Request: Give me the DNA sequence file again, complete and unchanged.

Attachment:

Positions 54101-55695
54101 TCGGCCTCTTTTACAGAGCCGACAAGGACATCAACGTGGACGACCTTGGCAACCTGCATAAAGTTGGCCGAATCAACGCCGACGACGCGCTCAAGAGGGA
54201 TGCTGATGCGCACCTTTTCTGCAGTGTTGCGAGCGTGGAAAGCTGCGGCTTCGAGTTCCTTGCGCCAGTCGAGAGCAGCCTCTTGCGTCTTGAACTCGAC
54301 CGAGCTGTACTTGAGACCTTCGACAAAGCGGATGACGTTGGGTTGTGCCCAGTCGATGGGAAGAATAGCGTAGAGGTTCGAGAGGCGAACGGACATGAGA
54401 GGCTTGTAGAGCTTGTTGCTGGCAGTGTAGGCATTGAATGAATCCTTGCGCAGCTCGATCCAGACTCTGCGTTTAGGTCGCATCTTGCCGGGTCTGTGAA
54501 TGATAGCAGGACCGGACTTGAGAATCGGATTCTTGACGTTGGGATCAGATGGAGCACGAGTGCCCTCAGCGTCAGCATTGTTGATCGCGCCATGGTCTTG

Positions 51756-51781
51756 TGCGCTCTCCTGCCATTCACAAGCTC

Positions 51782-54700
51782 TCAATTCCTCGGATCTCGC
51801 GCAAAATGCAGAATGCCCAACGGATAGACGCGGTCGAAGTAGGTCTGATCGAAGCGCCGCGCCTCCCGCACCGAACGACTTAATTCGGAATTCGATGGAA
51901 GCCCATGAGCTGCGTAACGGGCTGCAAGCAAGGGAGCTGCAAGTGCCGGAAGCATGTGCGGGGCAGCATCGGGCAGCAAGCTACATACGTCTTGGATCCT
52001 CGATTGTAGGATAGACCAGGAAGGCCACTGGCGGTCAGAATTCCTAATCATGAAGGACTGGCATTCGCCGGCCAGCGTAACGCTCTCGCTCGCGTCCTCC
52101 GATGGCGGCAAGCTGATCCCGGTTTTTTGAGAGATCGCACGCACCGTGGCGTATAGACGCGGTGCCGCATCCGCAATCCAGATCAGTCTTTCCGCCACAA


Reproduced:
Positions 54101-55695
54101 TCGGCCTCTTTTACAGAGCCGACAAGGACATCAACGTGGACGACCTTGGCAACCTGCATAAAGTTGGCCGAATCAACGCCGACGACGCGCTCAAGAGGGA
54201 TGCTGATGCGCACCTTTTCTGCAGTGTTGCGAGCGTGGAAAGCTGCGGCTTCGAGTTCCTTGCGCCAGTCGAGAGCAGCCTCTTGCGTCTTGAACTCGAC
54301 CGAGCTGTACTTGAGACCTTCGACAAAGCGGATGACGTTGGGTTGTGCCCAGTCGATGGGAAGAATAGCGTAGAGGTTCGAGAGGCGAACGGACATGAGA
54401 GGCTTGTAGAGCTTGTTGCTGGCAGTGTAGGCATTGAATGAATCCTTGCGCAGCTCGATCCAGACTCTGCGTTTAGGTCGCATCTTGCCGGGTCTGTGAA
54501 TGATAGCAGGACCGGACTTGAGAATCGGATTCTTGACGTTGGGATCAGATGGAGCACGAGTGCCCTCAGCGTCAGCATTGTTGATCGCGCCATGGTCTTG

Positions 51756-51781
51756 TGCGCTCTCCTGCCATTCACAAGCTC

Positions 51782-54700
51782 TCAATTCCTCGGATCTCGC
51801 GCAAAATGCAGAATGCCCAACGGATAGACGCGGTCGAAGTAGGTCTGATCGAAGCGCCGCGCCTCCCGCACCGAACGACTTAATTCGGAATTCGATGGAA
51901 GCCCATGAGCTGCGTAACGGGCTGCAAGCAAGGGAGCTGCAAGTGCCGGAAGCATGTGCGGGGCAGCATCGGGCAGCAAGCTACATACGTCTTGGATCCT
52001 CGATTGTAGGATAGACCAGGAAGGCCACTGGCGGTCAGAATTCCTAATCATGAAGGACTGGCATTCGCCGGCCAGCGTAACGCTCTCGCTCGCGTCCTCC
52101 GATGGCGGCAAGCTGATCCCGGTTTTTTGAGAGATCGCACGCACCGTGGCGTATAGACGCGGTGCCGCATCCGCAATCCAGATCAGTCTTTCCGCCACAA